Earthquake-rattled Chile to swear in new president
Santiago: Conservative billionaire Sebastian Pinera takes office as Chile's new president on Thursday, tasked with rebuilding the country after one of the worst earthquakes ever recorded killed hundreds of people less than two weeks ago.
Chileans hope the Harvard-trained economist can use his renowned business skills to help one of Latin America's most stable economies rebound from the quake, which was followed by a tsunami that devastated coastal villages.
"He is a businessman ... and that is what we need right now. Someone who can create jobs for our kids," said Carlos Fuentes, a 47-year-old fisherman who lost his home and boat when giant waves rolled over the town of Curanipe after the 8.8-magnitude quake.
"He's got a tough job," Fuentes said while untangling fishing nets with a knife.
Even though mines were mostly unscathed in the world's top copper producer, the quake seriously damaged key wine, fish and paper pulp industries near the epicentre in south-central Chile. Some analysts see the losses shaving a half a point off this year's economic growth.
Pinera, a former senator, made a fortune on a credit cards business and an airline, becoming one of the world's wealthiest people according to Forbes magazine.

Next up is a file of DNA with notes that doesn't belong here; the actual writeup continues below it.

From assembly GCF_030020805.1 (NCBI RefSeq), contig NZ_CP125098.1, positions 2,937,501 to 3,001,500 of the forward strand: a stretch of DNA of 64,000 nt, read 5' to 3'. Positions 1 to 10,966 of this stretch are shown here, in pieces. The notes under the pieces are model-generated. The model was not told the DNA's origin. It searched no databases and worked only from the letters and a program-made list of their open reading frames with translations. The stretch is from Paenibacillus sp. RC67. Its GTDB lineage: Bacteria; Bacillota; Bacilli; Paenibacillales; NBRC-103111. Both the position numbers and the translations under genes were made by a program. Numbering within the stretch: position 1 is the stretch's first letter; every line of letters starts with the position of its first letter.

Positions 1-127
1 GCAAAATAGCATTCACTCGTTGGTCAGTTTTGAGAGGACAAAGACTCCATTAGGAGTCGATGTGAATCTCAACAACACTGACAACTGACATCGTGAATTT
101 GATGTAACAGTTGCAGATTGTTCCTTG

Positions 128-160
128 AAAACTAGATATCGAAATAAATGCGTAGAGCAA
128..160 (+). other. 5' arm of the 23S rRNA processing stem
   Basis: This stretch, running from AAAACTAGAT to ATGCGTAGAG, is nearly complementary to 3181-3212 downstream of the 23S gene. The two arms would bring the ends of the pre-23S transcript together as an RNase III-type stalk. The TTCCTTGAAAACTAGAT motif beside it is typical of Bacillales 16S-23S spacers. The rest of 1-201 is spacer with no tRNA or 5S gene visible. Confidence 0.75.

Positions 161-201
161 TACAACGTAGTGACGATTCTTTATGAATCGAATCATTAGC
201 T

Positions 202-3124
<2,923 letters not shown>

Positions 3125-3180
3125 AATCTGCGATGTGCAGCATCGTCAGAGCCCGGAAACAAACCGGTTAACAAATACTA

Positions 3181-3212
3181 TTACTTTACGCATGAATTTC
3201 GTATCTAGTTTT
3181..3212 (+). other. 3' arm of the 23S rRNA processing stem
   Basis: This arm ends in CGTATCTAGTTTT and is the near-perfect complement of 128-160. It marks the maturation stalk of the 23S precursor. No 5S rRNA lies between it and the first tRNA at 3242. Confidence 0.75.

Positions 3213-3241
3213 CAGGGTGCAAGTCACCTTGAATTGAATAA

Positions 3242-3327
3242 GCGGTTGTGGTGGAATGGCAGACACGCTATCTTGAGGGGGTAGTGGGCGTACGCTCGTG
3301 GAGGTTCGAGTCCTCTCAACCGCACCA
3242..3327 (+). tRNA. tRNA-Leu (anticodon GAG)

To fund reconstruction, the new leader is likely to issue international bonds and dip into the country's copper savings.
The handover of power from popular centre-leftist Michelle Bachelet will be celebrated with an austere midday ceremony, toned down out of respect for those still mourning the dead.
Officials have identified 497 dead from the February 27 quake and tsunami, after revising down an earlier death toll of 802, which mistakenly included lists of the missing.
Pinera's election marks a shift to the right in Latin America where a generation of centre-left and socialist leaders are in power.
Fellow conservatives President Alan Garcia of Peru and Alvaro Uribe of Colombia were scheduled to attend the inauguration along with leftist leaders such as Argentine President Cristina Fernandez and Bolivia's Evo Morales.
Pinera and Morales, a soccer fanatic, played together in a friendly soccer match the day before the inauguration, putting aside their countries' historic dispute over landlocked Bolivia's access to the sea.
Bachelet, a paediatrician-turned-politician, is leaving office with a record high 84 percent approval rating even after criticism of delays in government aid for victims.
The government was also slammed for a faulty tsunami warning system, the botched death toll estimates and hesitating to send in troops to quell violent looting. Pinera has promised a total overhaul of the country's emergency response office.